Books by Sanders, James

Cashill, Jack and James Sanders. First Strike. Nashville: WND Books, 2003. ISBN 978-0-7852-6354-8.
On July 17, 1996, just 12 minutes after takeoff, TWA Flight 800 from New York to Paris exploded in mid-air off the coast of Long Island and crashed into the Atlantic Ocean. All 230 passengers and crew on board were killed. The disaster occurred on a summer evening in perfect weather, and was witnessed by hundreds of people from land, sea, and air—the FBI interviewed more than seven hundred eyewitnesses in the aftermath of the crash.

There was something “off” about the accident investigation from the very start. Many witnesses, including some highly credible people with military and/or aviation backgrounds, reported seeing a streak of light flying up and reaching the airliner, followed by a bright flash like that produced by a high-velocity explosive. Only later did a fireball from burning fuel appear and begin to fall to the ocean. In total disregard of the stautory requirements for an air accident investigation, which designate the National Transportation Safety Board (NTSB) as the lead agency, the FBI was given prime responsibility and excluded NTSB personnel from interviews with eyewitnesses, restricted access to interview transcripts and physical evidence, and denied NTSB laboratories the opportunity to test debris recovered from the crash field.

NTSB investigations involve “partners”: representatives from the airline, aircraft manufacturer, the pilots' and aerospace workers' unions, and others. These individuals observed and remarked pointedly upon how different this investigation was from the others in which they had participated. Further, and more disturbingly, some saw what appeared to be FBI tampering with the evidence, falsifying records such as the location at which debris had been recovered, altering flight recorder data, and making key evidence as varied as the scavenge pump which was proposed as the ignition source for the fuel tank explosion advanced as the cause of the crash, seats in the area contaminated with a residue some thought indicative of missile propellant or a warhead explosion, and dozens of eyewitness sketches disappear.

Captain Terrell Stacey was the TWA representive in the investigation. He was in charge of all 747 pilot operations for the airline and had flown the Flight 800 aircraft into New York the night before its final flight. After observing these irregularities in the investigation, he got in touch with author Sanders, a former police officer turned investigative reporter, and arranged for Sanders to obtain samples of the residue on the seats for laboratory testing. The tests found an elemental composition consistent with missile propellant or explosive, which was reported on the front page of a Southern California newspaper on March 10th, 1997. The result: the FBI seized Sanders's phone records, tracked down Stacey, and arrested and perp-walked Sanders and his wife (a TWA trainer and former flight attendant). They were hauled into court and convicted of a federal charge intended to prosecute souvenir hunters disturbing crash sites. The government denied Sanders was a journalist (despite his work having been published in mainstream venues for years) and disallowed a First Amendment defence.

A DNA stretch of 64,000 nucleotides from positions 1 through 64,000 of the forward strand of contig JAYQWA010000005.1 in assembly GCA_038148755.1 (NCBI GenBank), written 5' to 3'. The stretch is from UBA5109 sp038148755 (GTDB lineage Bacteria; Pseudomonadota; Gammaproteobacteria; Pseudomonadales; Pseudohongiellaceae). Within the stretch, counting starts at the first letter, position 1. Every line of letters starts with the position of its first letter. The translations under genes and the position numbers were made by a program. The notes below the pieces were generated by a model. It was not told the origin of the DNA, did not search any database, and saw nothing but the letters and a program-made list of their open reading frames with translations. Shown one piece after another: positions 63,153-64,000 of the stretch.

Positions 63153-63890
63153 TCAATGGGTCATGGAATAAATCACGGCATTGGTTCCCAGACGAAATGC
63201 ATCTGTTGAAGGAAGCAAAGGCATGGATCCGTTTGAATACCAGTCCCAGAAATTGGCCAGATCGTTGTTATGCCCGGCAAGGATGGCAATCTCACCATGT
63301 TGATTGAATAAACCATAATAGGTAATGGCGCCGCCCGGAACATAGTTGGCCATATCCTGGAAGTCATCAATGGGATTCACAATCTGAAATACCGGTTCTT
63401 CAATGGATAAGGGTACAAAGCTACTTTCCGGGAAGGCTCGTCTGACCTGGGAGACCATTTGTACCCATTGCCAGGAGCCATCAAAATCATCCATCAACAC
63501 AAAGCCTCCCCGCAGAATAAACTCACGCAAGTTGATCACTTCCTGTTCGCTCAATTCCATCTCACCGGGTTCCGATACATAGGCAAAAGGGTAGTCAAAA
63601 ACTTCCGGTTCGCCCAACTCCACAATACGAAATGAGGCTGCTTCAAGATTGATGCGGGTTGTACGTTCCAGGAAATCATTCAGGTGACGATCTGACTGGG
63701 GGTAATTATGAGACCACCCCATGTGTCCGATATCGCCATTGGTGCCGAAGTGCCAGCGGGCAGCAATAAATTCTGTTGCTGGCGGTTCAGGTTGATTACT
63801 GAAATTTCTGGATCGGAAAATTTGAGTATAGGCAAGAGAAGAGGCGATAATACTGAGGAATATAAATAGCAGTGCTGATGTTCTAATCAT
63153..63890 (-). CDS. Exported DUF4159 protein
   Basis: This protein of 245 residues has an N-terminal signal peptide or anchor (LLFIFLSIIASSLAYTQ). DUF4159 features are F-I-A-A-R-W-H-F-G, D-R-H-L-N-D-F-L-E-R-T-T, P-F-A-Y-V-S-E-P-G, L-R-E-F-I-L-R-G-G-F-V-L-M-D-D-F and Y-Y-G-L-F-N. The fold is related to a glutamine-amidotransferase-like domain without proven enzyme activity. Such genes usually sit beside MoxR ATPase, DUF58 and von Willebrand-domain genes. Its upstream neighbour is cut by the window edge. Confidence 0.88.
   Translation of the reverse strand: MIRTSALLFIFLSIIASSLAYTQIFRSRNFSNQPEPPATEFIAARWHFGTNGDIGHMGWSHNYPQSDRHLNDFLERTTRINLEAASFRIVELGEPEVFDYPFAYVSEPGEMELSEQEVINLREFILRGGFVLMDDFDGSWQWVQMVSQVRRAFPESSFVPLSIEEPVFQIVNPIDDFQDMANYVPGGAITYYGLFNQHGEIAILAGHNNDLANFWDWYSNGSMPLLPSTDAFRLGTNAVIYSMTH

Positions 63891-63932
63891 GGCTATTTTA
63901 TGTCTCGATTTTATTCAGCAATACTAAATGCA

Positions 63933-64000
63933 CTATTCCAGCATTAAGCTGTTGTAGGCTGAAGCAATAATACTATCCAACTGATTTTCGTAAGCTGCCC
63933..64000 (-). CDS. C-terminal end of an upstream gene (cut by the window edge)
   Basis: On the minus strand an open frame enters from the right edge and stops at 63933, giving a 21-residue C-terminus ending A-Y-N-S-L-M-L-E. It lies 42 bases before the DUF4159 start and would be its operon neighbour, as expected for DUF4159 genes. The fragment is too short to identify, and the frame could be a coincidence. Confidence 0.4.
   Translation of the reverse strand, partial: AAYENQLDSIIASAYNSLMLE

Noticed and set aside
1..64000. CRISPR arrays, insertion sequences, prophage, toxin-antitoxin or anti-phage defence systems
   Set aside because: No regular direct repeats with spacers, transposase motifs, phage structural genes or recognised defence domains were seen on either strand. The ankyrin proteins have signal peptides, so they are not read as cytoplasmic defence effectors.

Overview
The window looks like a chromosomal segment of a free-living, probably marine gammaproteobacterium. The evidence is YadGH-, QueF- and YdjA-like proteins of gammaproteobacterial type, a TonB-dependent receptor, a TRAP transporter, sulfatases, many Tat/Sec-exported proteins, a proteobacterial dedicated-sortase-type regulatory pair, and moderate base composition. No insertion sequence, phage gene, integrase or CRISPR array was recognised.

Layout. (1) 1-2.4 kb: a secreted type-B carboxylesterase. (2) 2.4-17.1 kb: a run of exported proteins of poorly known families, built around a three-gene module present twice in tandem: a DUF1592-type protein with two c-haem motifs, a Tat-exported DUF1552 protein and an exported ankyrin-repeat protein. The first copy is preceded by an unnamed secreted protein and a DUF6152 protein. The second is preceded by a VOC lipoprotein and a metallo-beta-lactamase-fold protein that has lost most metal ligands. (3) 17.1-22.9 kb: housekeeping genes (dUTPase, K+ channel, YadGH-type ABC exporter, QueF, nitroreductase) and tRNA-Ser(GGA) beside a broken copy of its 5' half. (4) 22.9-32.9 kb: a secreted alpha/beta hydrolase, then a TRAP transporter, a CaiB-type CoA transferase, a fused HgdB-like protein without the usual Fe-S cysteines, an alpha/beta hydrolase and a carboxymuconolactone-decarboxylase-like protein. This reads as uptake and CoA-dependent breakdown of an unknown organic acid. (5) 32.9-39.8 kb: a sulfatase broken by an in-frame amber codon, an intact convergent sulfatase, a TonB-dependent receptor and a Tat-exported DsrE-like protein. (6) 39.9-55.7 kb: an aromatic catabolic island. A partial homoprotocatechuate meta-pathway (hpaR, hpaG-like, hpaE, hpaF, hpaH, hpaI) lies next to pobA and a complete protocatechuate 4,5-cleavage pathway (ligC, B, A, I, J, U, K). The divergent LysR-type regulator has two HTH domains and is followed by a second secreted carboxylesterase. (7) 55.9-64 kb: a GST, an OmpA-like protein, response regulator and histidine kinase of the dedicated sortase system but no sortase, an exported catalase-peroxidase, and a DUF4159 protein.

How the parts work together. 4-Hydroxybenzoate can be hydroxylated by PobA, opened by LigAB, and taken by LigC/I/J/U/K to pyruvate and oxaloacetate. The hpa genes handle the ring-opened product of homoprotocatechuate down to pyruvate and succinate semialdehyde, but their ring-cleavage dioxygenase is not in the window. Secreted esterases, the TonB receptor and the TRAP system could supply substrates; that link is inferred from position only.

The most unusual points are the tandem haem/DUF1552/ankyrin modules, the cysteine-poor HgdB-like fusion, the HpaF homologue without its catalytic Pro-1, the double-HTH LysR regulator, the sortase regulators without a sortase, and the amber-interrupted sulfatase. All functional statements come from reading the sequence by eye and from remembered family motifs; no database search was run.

This is just a small part of what stinks to high heaven about this investigation. So shoddy was control of the chain of custody of the evidence and so blatant the disregard of testimony of hundreds of eyewitnesses, that alternative theories of the crash have flourished since shortly after the event until the present day. It is difficult to imagine what might have been the motives behind a cover-up of a missile attack against a U.S. airliner, but as the author notes, only a few months remained before the 1996 U.S. presidential election, in which Clinton was running on a platform of peace and prosperity. A major terrorist attack might subvert this narrative, so perhaps the well-documented high-level meetings which occurred in the immediate aftermath of the crash might have decided to direct a finding of a mechanical failure of a kind which had occurred only once before in the eighty-year history of aviation, with that incident being sometimes attributed to terrorism. What might have been seen as a wild conspiracy theory in the 1990s seems substantially more plausible in light of the Benghazi attack in the run-up to the 2012 presidential election and its treatment by the supine legacy media.

A Kindle edition is available. If you are interested in this independent investigation of Flight 800, be sure to see the documentary Silenced which was produced by the authors and includes interviews with many of the key eyewitnesses and original documents and data. Finally, if this was just an extremely rare mechanical malfunction, why do so many of the documents from the investigation remain classified and inaccessible to Freedom of Information Act requests seventeen years thereafter?

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